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Table 1 Chronology of the key scientific research and policy developments*

From: Lessons from the removal of lead from gasoline for controlling other environmental pollutants: A case study from New Zealand

Year/s Developments Reference
Late 1800s Policy: There is enough medical concern about the health effects of lead contaminated water for some US authorities to regulate the lead water piping hazard. 7
1909 Policy: Countries begin to enact bans or restrictions on the use of white lead for interior paint (eg, France, Belgium, and Austria in 1909). In 1922, the Third International Labour Conference of the League of Nations recommended the banning of white lead for interior use. [72]
1923 Leaded gasoline: Tetraethyl lead begins to be sold for use in gasoline. Early production was associated with severe occupational health consequences and deaths among workers [73]. 65
1970 Industry policy: The vehicle manufacturer General Motors announces that it would begin installing catalytic converters in its new models and that as a result it would be necessary to phase out lead in gasoline. 65
1972 Japanese policy: Japan becomes the first country to market unleaded gasoline and by 1981 less than 3% of gasoline sold there is leaded. [74]
1972 US policy: The US EPA issues rules that each gasoline station has to have at least one lead-free pump. This is to protect the platinum catalytic converter on new model vehicles to facilitate air pollution control in general (and not primarily to protect humans from lead exposure). [65]
1973 US & Canadian policy: After a growing body of evidence for adverse health effects from lead toxicity [65], the US EPA announces new regulations to restrict the content of lead in gasoline. Unleaded gasoline was also introduced in Canada in the same year (1975) [74]. [75]
1973 NZ advocacy: The Environmental Defence Society petitions the Clean Air Council on the topic of leaded gasoline. It is the first non-governmental organisation to campaign against lead additives [Dr Robert Mann, Personal communication, 27 September, 2007].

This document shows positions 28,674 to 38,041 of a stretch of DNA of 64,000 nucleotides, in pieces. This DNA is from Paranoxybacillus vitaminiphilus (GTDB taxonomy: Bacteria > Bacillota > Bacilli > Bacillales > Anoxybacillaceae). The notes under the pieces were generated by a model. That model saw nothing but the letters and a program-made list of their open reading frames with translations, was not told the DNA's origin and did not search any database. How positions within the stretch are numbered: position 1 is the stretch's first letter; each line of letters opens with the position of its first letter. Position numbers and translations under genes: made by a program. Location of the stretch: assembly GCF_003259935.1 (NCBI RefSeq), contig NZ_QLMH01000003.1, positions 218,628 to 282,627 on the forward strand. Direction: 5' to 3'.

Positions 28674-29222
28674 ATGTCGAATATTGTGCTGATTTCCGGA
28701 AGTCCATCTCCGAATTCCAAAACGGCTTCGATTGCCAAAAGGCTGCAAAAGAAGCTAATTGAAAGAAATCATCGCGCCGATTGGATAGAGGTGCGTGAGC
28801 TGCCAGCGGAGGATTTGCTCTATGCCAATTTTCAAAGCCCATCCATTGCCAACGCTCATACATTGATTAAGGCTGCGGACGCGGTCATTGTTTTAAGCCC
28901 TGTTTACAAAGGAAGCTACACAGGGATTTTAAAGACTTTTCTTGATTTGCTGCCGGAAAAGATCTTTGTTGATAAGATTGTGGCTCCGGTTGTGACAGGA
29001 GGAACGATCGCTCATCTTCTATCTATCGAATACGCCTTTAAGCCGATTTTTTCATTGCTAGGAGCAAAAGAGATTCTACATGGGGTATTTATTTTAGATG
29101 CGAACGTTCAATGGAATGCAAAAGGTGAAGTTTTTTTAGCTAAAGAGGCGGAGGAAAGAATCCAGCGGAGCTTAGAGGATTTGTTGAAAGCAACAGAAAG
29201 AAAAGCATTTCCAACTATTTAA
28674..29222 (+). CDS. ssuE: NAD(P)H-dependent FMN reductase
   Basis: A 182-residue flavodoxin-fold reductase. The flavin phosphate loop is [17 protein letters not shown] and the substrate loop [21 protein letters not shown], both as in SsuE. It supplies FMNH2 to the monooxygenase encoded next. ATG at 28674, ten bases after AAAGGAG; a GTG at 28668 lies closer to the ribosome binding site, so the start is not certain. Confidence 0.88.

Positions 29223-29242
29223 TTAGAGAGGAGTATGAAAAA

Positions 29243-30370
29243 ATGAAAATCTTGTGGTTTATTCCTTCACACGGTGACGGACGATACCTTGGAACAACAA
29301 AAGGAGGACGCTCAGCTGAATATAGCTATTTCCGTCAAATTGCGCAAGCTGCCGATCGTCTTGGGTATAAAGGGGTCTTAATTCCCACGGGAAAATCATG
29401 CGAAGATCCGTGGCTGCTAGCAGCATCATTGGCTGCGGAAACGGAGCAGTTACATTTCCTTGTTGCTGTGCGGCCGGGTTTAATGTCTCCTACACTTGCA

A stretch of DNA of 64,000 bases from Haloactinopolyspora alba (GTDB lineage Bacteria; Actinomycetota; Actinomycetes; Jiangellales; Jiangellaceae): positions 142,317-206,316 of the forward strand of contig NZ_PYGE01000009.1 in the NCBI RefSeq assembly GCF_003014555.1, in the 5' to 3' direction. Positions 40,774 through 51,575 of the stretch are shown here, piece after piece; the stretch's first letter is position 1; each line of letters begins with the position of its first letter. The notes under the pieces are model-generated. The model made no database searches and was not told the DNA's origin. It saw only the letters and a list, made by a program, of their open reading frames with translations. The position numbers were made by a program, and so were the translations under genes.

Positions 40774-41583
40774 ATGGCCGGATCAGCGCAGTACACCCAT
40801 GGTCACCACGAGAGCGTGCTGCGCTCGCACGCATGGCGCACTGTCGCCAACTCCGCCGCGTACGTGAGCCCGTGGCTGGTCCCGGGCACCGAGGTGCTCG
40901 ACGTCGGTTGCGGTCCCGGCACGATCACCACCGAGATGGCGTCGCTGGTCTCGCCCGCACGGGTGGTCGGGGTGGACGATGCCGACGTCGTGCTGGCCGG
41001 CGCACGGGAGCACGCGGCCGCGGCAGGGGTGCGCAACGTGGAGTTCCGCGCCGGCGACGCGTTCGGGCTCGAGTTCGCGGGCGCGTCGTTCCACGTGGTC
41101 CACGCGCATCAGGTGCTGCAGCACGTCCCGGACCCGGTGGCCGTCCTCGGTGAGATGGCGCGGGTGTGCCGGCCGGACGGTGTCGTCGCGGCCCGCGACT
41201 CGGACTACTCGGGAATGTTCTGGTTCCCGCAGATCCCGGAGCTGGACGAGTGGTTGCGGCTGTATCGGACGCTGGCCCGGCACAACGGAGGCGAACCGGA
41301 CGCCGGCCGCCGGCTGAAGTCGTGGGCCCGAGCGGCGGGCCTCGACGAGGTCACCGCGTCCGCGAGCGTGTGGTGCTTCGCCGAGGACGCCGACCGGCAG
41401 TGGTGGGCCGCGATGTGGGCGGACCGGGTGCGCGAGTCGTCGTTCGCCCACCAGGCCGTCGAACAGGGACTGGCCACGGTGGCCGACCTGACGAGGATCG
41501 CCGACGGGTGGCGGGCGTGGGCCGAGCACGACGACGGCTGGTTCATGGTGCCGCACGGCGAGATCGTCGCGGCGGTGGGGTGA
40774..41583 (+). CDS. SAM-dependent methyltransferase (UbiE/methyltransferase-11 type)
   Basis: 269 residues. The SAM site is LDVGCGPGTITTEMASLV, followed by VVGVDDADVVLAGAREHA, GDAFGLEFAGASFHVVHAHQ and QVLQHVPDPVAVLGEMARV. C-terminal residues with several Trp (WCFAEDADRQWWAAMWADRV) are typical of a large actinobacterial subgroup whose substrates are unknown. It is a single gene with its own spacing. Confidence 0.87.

1974 NZ policy advocacy: The Clean Air Council (a government advisory body) calls for a phase-down of lead in gasoline. At this time the lead level was the highest in the world at 0.84 g/L [76]. Also in this year regulations were introduced in NZ that aimed to eliminate lead solder from canned foods and beverages [77]. [12]
1975 NZ research: The first systematic study into lead exposure among children reports relatively high soil lead levels from the roadsides of busy urban streets. 78
1978 NZ research: Elevated levels of lead are found in the blood of sheep grazing beside a rural highway. 79
1981 NZ policy advocacy: The Toxic Substances Board resolves on 7 August that "...on the grounds of health hazard to some significant proportion of the population..." lead additives be deleted from gasoline as soon as practicable. 31
1983 NZ policy advocacy: The Ministry of Energy issues a white paper on lead in gasoline, providing costs for different lead-reduction scenarios and suggesting no policy steps should be taken until the need was demonstrated by a population blood-lead survey. This year also saw the Toxic Substances Regulations that restricted the content of lead in paints used on furniture, toys, and household items [77]. 13
1984 International/NZ research: A multi-country study that includes NZ data indicates higher levels of lead in street dust from a busy road relative to a road in a "quiet suburban area". 80
1984 NZ research review: A comprehensive workshop at Auckland University brings together most NZ researchers on lead and other interested parties in order to plan future research programmes. 81
1984 NZ policy: The incoming Labour Government announces on 3 August that unleaded gasoline will be available from 1986 when the extensions to the country's sole refinery are completed and a synthetic gasoline plant is operating. 82